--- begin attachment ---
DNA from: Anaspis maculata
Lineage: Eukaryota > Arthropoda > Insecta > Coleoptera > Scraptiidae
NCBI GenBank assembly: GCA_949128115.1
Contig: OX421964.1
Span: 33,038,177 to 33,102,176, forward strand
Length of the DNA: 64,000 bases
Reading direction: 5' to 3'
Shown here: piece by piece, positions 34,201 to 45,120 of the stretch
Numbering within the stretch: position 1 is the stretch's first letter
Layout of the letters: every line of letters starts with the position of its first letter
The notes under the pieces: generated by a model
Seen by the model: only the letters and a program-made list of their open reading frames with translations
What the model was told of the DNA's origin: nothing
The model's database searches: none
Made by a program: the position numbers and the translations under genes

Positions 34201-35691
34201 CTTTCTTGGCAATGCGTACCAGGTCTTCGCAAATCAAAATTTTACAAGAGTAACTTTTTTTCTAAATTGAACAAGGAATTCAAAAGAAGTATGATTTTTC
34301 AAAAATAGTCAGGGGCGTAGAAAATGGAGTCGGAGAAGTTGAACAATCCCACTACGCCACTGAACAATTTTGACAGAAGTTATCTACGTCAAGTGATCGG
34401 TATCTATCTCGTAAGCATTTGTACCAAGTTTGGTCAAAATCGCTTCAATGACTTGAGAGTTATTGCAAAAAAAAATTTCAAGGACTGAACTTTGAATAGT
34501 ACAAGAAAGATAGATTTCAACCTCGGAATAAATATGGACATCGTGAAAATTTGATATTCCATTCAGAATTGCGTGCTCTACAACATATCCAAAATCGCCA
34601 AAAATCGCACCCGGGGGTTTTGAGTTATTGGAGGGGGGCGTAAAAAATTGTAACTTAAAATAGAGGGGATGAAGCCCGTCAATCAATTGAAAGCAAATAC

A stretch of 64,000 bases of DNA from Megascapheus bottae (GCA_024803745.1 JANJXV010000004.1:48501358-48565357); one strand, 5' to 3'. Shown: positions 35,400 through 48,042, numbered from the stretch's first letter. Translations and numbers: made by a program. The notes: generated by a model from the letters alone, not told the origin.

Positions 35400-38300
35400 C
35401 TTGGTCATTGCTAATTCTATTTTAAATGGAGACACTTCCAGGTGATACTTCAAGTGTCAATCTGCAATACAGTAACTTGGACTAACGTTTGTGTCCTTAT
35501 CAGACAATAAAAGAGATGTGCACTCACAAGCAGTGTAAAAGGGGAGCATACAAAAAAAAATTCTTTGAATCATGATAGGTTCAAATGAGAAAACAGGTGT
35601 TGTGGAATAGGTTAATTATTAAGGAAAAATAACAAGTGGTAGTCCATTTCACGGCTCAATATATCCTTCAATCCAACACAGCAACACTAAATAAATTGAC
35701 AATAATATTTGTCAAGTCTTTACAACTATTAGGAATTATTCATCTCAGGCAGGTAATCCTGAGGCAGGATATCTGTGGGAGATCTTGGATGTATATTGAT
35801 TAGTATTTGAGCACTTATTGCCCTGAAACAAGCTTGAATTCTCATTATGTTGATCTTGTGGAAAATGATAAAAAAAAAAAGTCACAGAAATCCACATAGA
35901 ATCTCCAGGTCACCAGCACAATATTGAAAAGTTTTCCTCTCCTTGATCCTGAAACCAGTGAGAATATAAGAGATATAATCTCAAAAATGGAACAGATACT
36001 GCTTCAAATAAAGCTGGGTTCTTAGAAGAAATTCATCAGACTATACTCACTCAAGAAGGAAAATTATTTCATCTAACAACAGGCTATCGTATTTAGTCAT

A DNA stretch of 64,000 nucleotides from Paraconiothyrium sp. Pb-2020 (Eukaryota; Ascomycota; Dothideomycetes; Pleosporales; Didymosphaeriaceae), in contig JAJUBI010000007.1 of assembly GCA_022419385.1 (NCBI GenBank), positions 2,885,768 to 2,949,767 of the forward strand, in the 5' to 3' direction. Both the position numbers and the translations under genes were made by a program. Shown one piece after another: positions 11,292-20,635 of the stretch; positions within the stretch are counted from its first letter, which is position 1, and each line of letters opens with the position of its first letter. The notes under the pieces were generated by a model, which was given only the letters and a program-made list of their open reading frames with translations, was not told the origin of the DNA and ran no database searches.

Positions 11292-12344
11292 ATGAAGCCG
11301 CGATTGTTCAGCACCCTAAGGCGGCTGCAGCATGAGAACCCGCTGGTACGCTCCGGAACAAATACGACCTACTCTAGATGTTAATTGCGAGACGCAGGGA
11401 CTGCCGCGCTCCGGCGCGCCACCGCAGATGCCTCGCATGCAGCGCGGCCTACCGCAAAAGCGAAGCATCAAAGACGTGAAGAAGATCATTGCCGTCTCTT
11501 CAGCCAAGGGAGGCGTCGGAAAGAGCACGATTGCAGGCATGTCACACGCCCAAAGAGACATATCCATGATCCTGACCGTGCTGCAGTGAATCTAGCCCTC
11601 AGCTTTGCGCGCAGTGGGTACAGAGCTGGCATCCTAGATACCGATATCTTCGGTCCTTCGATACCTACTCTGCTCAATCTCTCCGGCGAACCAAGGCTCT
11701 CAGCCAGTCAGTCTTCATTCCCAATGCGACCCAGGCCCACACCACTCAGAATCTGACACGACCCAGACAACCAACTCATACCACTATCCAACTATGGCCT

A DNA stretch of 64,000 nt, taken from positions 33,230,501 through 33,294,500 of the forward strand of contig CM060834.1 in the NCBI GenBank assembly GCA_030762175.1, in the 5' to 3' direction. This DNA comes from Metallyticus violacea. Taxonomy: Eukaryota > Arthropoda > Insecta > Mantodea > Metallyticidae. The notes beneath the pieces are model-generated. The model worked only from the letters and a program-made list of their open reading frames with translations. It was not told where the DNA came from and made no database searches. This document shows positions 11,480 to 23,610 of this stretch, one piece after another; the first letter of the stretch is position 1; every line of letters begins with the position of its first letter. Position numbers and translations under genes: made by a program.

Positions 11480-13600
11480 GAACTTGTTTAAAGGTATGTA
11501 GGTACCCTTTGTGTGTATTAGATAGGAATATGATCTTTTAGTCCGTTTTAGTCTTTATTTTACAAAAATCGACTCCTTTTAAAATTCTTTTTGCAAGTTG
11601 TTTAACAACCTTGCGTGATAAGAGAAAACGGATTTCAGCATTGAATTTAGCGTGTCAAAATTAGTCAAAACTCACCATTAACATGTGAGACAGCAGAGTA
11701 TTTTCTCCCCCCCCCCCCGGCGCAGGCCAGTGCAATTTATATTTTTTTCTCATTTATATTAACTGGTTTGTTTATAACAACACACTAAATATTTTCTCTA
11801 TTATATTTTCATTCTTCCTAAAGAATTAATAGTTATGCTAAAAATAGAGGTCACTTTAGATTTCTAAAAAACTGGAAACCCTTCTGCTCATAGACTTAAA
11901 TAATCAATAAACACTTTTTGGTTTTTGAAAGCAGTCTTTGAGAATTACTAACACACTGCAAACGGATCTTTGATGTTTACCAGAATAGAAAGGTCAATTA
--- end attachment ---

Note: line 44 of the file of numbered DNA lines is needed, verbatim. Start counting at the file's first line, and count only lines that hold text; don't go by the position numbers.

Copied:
11601 TTTAACAACCTTGCGTGATAAGAGAAAACGGATTTCAGCATTGAATTTAGCGTGTCAAAATTAGTCAAAACTCACCATTAACATGTGAGACAGCAGAGTA